Thermal imaging was introduced in a single physician venous practice in 2018 and has since been adopted as an integral part of the patient work-up. The clinicians and ultrasound technologists find it to be a very user-friendly, time saving, and helpful resource for their venous patient examinations. They believe it improves the efficiency of DUS examination by significantly and consistently reducing the total exam time while improving anatomical venous mapping results. Because of its highly visual and recognizable imagery it has also been a useful tool for patient education, explanation, and ultimately compliance. A future prospective study is being considered to evaluate exactly how much time is saved with and without thermographic imaging and how the images positively affected the patient experience. Additionally, as venous leg ulcers continue to be a significant problem, studies to help wound centres identify patients and refer them to DUS is also being discussed.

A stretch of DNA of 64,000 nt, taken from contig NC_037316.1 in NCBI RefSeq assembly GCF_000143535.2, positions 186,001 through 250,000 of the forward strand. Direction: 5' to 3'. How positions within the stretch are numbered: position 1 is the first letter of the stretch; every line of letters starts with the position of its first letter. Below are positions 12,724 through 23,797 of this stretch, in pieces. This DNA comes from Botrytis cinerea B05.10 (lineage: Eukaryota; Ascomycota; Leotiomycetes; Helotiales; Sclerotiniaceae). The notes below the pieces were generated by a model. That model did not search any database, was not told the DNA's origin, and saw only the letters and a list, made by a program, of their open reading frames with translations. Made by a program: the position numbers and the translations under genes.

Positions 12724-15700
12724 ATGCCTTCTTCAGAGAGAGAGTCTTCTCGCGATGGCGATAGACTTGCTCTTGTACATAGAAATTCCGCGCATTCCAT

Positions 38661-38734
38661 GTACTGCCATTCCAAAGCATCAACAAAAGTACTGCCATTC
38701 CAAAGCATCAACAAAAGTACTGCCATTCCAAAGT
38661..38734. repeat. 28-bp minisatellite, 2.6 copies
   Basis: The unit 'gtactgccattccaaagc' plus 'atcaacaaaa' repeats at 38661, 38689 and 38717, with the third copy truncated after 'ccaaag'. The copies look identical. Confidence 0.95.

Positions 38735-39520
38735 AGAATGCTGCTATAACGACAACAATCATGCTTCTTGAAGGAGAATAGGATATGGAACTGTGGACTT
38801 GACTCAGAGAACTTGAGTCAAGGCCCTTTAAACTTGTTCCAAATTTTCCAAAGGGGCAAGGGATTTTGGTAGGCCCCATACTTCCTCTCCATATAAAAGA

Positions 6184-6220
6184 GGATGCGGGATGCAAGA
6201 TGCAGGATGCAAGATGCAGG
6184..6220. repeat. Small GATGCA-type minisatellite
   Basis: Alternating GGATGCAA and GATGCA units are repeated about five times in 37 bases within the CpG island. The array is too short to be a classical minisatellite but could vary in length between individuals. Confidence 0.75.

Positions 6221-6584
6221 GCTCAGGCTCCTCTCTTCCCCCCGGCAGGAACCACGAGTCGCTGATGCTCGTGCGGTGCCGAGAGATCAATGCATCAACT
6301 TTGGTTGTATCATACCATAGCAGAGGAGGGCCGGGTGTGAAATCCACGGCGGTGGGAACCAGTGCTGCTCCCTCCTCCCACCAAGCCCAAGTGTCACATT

Over the decade 2010-2020, thermal imaging cameras have become more available, cheaper, smaller and more usable. In 2015 the authors started investigating the use of TI for superficial vein disease. It soon became obvious that varicose veins showed up very well on thermal imaging. Some authors have concluded that the increased heat over veins is caused by inflammation.4   We believe that we may be the first to describe that the increased heat pattern seen over the insufficient superficial veins is due instead to the core blood leaking toward the skin surface and not from inflammation. Venous blood in the deep veins has previously supplied the muscles and other structures deep to the deep fascia and is close to core body temperature (approximately 37°C). Conversely, venous blood in the normal superficial veins of the leg is blood that has been through the capillary network of the skin and subcutaneous tissue and so has equilibrated with skin temperature which is typically around 29-30°C.6 On thermal imaging normal (competent) superficial veins therefore do not show up as thermographically different from the skin and are therefore not detected. In superficial venous disease blood refluxes from the deep veins into the superficial veins and down the leg through incompetent valves, most commonly the great saphenous vein (GSV), the refluxing blood is substantially hotter than the skin and heat conducts to the surface and is detected as an area of elevated skin temperature that overlies the course of the incompetent superficial vein and is easily seen on TI (Figure 2 and 3 A&B). It has been suggested that the temperature differences are caused by inflammation of the vein, despite the fact that for simple varicose veins there are none of the markers of inflammation, redness and swelling of surrounding tissue, both of which are clearly seen in superficial thrombophebitis. Histological studies of simple varicose veins confirm this with the main finding being intimal hypertrophy and fibrosis with muscle thinning.9,10  In addition, if an individual is imaged while standing the vein pattern is very clear, 2-3 minutes after lying down the pattern is no longer present, if they stand again the vein pattern reappears. The authors believe this is clear evidence of the transient nature of the signal and its association with reflux. If it were caused by inflammation the pattern would be sustained for an extended period. The incompetent trunk vein is not usually seen as it lies deeper in its own fascial sheath.  Adjacent structures to the incompetent truck vein are also at core body temperature and equally conduct heat to the surface so no excess heat is detected. Once the vein escapes the deep fascia and comes closer to the skin, the surface temperature is elevated and is typically around 33°C. This consistently creates a localised elevation in temperature along the incompetent vein of approximately 3°C when compared to nearly all adjacent anatomy, which is easily detected with modern TI cameras with sensitivity of 0.1°C.